Even in the hard case of low sequence similarity or missing homologues, suitable template structures can be selected reliably by post-filtering and re-ranking the list of threading alignments. The better performance is achieved with combined scoring functions that consider few additional constraints and their location in structural cores. Our comprehensive analysis also shows that the application of NOE constraints improves on the recognition rate achieved by exploitation of MS cross-link constraints. In addition, we show that the success of the post-filtering approach depends significantly on the alignment quality. Thus accurate threading programs remain necessary for generating high-quality alignments.

In future work, we will apply real experimental data and investigate potential scoring functions further, including the introduction of some significance value for the satisfaction of distance constraints and the analysis of other combinations of confidence measures. We are also developing a new threading algorithm that allows to incorporate the distance constraints directly into the alignment computation, which should improve the alignment quality towards the structural standard and, at the same time, aid to reduce the overall computation time.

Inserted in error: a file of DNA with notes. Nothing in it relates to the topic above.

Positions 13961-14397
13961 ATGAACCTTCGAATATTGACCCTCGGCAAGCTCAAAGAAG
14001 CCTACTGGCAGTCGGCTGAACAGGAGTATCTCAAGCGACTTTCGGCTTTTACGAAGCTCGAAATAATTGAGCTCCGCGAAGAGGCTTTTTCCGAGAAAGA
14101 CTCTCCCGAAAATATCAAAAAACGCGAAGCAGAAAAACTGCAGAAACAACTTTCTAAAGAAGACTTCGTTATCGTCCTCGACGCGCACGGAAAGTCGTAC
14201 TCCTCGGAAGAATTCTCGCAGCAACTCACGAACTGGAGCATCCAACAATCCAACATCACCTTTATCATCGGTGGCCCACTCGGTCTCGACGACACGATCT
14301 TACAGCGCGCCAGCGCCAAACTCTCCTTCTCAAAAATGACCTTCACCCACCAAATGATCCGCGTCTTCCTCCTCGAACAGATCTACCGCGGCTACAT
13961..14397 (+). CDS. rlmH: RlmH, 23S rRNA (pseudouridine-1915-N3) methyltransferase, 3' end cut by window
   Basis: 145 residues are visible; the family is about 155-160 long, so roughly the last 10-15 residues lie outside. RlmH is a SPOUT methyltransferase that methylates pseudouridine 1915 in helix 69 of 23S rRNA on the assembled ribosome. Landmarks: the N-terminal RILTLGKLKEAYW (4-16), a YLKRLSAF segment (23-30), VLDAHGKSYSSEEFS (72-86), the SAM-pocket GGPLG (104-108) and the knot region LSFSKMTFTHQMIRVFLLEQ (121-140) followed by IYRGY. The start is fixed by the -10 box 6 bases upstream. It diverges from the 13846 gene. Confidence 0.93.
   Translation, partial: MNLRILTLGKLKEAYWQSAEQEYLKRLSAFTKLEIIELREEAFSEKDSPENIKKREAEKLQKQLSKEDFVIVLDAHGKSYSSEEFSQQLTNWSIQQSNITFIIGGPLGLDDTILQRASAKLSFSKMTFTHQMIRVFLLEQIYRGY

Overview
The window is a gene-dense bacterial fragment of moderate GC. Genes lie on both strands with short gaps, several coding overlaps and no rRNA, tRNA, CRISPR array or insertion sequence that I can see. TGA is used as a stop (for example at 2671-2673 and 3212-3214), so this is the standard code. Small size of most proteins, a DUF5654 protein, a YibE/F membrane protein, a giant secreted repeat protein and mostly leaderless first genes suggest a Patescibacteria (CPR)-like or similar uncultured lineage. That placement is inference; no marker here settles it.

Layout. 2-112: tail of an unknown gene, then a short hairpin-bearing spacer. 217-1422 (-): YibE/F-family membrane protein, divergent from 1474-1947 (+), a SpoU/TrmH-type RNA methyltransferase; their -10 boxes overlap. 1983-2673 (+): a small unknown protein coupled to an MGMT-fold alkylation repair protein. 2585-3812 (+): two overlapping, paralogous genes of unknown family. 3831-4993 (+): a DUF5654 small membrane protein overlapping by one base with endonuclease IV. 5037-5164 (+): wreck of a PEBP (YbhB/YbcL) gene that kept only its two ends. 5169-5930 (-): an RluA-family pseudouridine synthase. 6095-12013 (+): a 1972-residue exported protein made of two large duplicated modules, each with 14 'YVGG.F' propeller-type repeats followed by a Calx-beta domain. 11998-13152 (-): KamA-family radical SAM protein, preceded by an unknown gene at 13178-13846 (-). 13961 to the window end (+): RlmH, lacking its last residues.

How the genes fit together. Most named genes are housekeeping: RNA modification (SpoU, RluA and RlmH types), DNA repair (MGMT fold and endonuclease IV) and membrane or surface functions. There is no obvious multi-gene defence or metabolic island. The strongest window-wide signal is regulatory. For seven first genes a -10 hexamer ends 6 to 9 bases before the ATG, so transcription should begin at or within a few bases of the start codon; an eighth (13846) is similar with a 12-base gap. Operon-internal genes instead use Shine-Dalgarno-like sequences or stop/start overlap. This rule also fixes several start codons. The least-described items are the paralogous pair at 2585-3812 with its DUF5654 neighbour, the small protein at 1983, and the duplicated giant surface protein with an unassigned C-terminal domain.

We thank Heinz-Theodor Mevissen and Ingolf Sommer for helpful discussions. Part of this research has been funded by the DFG under contract no. ZI 616/2.